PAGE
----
Gay Marriage

I Don't Care Which Presidential Candidates Would Attend Gay Weddings and Neither Should You

The debate gets really tiresome as we wait for the Supreme Court to rule.

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Joe Biden would come and photobomb the reception pictures.
Credit: Dolgachov | Dreamstime.com

Even if Sen. Rand Paul were to suddenly embrace same-sex marriages, I certainly would neither invite nor expect him to show up to my wedding to, uh, let's say the actor who played Colossus in the X-Men movies. I mean, as long as we're fantasizing here. Anyway, the point is that I've met Sen. Paul exactly once so far, and the idea that he would attend my wedding, regardless of whether it was to a man or a woman, is absurd.

Neverthless, as people cast about for ways to keep gay marriage in the news as a political issue, even though it's likely the Supreme Court may well settle the matter very soon, we've reached a silly place where people are asking candidates or potential candidates for president whether they would personally attend a gay wedding. Interestingly, this was all actually started by conservative host Hugh Hewitt and spread from there, as Howard Kurtz notes at Fox News:

Ted Cruz deflected the question. "I haven't faced that circumstance," he said. "I have not had a loved one have a gay wedding."

Rick Santorum, whose base is on the evangelical right, was unequivocal. "That would be something that would be a violation of my faith," he said.

Marco Rubio had gotten the same question from Fusion host Jorge Ramos, and he sent a signal of tolerance: "If there's somebody that I love that's in my life, I don't necessarily have to agree with their decisions or the decisions they've made to continue to love them and participate in important events," Rubio said.

The question soon went viral. A reporter asked Scott Walker about it in New Hampshire, and he said that "for someone I love"—a cousin of his wife's—he had attended a reception. And potential candidate John Kasich told a CNN reporter that after talking it over with his wife, he had just told a gay friend that he'd be at the man's wedding.

CNN has also taken note of the questions, and the responses are all over gay blogs and media. I don't want to be too dismissive of the idea that voters are electing people, not just a series of policy choices (if that). But because so much is dependent on that upcoming Supreme Court case (they will hear arguments April 28, next Tuesday), this whole debate feels utterly disconnected from any policy decisions a potential president may be able to introduce or pass through Congress. And since presidential candidates (or, you know, people in general) don't often attend the weddings of complete strangers, none of these politicians are going to be showing up at mine or most of yours.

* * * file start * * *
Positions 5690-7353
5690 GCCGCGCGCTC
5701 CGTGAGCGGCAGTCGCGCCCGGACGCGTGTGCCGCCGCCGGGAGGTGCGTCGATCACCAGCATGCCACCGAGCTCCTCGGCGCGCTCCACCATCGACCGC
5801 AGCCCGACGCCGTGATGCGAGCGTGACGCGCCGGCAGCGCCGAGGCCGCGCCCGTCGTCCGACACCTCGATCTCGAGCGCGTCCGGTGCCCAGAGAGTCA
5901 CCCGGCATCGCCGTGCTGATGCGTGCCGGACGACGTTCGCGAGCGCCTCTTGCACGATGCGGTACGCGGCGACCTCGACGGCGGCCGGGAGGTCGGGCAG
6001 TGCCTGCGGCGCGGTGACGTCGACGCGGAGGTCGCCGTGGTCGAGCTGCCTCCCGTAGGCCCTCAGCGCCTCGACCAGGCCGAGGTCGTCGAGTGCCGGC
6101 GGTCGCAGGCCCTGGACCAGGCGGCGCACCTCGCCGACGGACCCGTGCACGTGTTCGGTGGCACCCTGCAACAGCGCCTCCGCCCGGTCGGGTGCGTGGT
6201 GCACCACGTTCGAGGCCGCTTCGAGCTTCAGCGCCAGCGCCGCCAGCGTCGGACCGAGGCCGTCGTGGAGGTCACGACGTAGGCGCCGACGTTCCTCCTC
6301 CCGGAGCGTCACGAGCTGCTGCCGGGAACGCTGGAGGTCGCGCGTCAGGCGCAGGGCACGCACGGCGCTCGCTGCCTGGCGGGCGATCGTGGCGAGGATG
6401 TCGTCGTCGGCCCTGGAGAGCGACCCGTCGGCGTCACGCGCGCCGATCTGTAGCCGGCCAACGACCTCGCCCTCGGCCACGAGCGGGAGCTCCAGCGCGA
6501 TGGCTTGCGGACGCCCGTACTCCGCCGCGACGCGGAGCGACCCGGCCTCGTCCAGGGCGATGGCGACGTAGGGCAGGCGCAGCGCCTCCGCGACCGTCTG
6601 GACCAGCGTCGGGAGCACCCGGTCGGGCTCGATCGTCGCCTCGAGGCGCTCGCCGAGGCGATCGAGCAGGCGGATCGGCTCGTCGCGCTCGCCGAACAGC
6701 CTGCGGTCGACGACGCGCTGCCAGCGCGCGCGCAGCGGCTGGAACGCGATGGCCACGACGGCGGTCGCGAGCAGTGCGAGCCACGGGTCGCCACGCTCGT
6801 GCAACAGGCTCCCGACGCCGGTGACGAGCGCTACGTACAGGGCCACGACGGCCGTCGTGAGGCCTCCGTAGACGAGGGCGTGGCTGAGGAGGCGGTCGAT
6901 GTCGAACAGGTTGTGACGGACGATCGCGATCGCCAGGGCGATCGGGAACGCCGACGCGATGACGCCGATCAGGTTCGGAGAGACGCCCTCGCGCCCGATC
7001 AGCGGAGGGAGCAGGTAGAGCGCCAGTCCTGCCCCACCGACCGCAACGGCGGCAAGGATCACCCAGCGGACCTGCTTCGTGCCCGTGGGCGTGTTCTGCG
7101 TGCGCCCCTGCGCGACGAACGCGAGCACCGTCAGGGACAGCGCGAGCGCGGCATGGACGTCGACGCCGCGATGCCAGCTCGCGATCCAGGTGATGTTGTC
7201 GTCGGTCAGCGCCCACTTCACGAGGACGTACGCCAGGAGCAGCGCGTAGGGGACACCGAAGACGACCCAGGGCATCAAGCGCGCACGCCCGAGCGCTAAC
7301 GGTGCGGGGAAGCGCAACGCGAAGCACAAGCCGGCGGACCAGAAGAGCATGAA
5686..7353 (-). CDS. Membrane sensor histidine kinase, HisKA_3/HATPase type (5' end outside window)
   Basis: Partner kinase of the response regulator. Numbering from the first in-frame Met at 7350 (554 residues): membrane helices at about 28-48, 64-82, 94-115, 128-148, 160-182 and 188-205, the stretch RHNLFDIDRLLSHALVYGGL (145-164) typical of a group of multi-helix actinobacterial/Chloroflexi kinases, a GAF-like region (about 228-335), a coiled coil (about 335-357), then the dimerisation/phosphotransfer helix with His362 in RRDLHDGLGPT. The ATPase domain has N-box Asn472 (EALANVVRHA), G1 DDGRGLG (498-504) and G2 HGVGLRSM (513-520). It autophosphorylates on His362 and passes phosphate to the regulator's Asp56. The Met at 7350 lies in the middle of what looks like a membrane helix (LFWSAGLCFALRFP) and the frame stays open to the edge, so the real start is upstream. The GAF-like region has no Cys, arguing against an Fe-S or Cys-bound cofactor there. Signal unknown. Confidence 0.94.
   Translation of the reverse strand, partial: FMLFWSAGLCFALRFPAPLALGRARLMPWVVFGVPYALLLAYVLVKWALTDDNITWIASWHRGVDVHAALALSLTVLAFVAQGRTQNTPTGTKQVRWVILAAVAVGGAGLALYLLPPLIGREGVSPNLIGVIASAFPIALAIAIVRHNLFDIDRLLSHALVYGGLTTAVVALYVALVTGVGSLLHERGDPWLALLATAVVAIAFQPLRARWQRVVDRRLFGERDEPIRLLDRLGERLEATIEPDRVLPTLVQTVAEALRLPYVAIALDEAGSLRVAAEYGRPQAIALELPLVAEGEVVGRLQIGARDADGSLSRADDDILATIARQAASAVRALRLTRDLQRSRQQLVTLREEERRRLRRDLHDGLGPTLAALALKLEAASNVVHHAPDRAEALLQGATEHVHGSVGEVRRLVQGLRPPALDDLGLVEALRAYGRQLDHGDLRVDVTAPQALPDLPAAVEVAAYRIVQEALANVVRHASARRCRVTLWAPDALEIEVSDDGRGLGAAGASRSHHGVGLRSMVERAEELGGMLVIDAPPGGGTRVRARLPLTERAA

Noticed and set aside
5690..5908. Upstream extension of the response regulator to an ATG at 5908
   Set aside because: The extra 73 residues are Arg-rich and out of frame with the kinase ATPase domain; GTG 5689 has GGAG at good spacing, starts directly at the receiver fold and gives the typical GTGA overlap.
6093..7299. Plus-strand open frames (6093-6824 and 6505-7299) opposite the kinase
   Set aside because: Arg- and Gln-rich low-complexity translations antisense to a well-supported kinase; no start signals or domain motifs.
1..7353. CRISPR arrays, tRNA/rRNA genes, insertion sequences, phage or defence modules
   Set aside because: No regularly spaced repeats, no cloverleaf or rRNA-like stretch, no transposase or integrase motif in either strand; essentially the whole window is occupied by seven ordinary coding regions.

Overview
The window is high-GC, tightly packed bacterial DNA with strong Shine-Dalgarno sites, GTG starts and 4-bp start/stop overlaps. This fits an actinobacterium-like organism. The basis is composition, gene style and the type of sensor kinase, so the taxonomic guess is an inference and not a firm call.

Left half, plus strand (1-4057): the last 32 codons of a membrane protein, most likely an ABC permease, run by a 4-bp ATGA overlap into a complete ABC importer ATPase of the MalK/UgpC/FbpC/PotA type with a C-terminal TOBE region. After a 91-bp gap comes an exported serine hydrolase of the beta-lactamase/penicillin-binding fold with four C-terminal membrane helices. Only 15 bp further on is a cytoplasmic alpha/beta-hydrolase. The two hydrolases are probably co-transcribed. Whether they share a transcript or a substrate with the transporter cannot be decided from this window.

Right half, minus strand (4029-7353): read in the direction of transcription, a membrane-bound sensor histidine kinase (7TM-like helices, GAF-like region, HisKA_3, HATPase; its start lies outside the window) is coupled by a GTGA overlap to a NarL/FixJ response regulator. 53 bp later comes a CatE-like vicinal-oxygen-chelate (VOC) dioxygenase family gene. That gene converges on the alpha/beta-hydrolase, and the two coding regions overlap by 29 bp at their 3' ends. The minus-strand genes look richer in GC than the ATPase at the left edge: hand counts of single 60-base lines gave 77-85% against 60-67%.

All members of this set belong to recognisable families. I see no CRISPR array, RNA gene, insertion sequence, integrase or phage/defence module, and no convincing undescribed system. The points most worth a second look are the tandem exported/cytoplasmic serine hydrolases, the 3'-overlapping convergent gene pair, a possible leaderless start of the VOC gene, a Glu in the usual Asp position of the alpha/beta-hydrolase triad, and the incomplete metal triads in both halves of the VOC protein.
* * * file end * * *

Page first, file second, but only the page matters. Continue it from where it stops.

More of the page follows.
When I blogged recently that gay marriage may be essentially "over" as a political debate, I wondered whether Republicans would be willing to let it go. Some commenters wondered if the media would be able to let the issue go, not just the candidates. This may be a good example, but you can't blame progressive journalists for this one.

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  1. C’mon. At its core, the presidential election is barely different from electing Prom King. You vote for who you like as a person–is he nice? Does he care about people like me?

    So, stupid social policy questions like this are a way for people to determine who this candidate is as a person, and if they could like and vote for him.

    Nobody, outside of a few of us who give a sh*t, could care less about policy.

  2. But Scott, you have to care!

  3. But, where do the candidates stand on toilet paper vs sanitary wipes vs bidet?

  4. They’ll be happy when they find a candidate who not only says he’ll go but will also claim prima nocta to fuck both grooms.

  5. There is no question, the media will absolutely NOT be willing to let it go in their eternal quest to ensure that Republicans appear to be intolerant out of touch bigots who are just waiting to send minorities of all kinds to the ovens and use the Handmaids Tale as an instruction manual.

  6. “Are you inviting me to attend yours?”

  7. So you fantasize about Daniel Cudmore too, Scott?

    1. I suppose I should learn his name if we’re going to be married.

  8. I got an ‘unvitation’ to one gay wedding circa 2005 and that’s the only opportunity I’ve had.

    It looked like a normal wedding invitation except, when we opened it, it informed us that the wedding was happening in short order (the next weekend IIRC) and that the bride and her bride expected no gifts. Instead it asked us to contribute to the HRC to help advance tolerance for their love and the institution that supports it.

    All of the extended family received the unvites and her immediate family was entirely snubbed. It remains to be seen if other family members of similar persuasion can handle it in a more tasteful/mature fashion. Given how many of them acted when ‘coming out’, I’m less than optimistic.

    I’m not a fan of marriage as a state institution, but this only served to cement my general notions about the ‘rightousness’ of gay marriage and it’s implications for the family.

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